Peptide lipidation stabilizes structure to enhance biological function

Brian P. Ward, Nickki L. Ottaway, Diego Perez-Tilve, Dejian Ma, Vasily M. Gelfanov, Matthias H. Tschöp, Richard D. DiMarchi

Research output: Contribution to journalArticlepeer-review

87 Scopus citations


Medicines that decrease body weight and restore nutrient tolerance could improve human diabetes and obesity treatment outcomes. We developed lipid-acylated glucagon analogs that are co-agonists for the glucagon and glucagon-like peptide 1 receptors, and stimulate weight loss and plasma glucose lowering in pre-diabetic obese mice. Our studies identified lipid acylation (lipidation) can increase and balance in vitro potencies of select glucagon analogs for the two aforementioned receptors in a lipidation site-dependent manner. A general capacity for lipidation to enhance the secondary structure of glucagon analogs was recognized, and the energetics of this effect quantified. The molecular structure of a lipid-acylated glucagon analog in water was also characterized. These results support that lipidation can modify biological activity through thermodynamically-favorable intramolecular interactions which stabilize structure. This establishes use of lipidation to achieve specific pharmacology and implicates similar endogenous post-translational modifications as physiological tools capable of refining biological action in means previously underappreciated.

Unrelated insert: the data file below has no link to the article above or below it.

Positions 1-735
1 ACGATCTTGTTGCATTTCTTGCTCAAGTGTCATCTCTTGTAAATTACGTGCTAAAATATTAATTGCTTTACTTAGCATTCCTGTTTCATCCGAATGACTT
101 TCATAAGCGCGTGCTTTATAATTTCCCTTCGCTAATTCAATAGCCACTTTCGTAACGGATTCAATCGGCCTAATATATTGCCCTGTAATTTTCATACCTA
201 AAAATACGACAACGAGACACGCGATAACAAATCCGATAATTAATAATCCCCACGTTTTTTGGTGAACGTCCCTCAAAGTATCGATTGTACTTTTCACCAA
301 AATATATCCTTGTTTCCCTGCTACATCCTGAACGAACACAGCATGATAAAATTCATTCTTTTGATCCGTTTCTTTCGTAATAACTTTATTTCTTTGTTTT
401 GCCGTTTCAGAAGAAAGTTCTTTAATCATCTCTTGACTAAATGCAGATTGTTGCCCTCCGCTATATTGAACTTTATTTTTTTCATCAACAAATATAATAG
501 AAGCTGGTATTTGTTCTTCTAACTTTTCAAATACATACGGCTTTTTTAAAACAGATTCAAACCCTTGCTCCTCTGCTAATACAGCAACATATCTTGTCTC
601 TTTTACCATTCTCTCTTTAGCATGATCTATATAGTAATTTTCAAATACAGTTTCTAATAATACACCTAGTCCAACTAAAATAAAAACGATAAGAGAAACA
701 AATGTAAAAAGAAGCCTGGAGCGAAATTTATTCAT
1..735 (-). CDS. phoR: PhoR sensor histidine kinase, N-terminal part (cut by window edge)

Original languageEnglish
Pages (from-to)468-479
Number of pages12
JournalMolecular Metabolism
Issue number4
StatePublished - Nov 2013


  • Diabetes
  • Glucagon
  • Lipid
  • Obesity
  • Peptide
  • Structure


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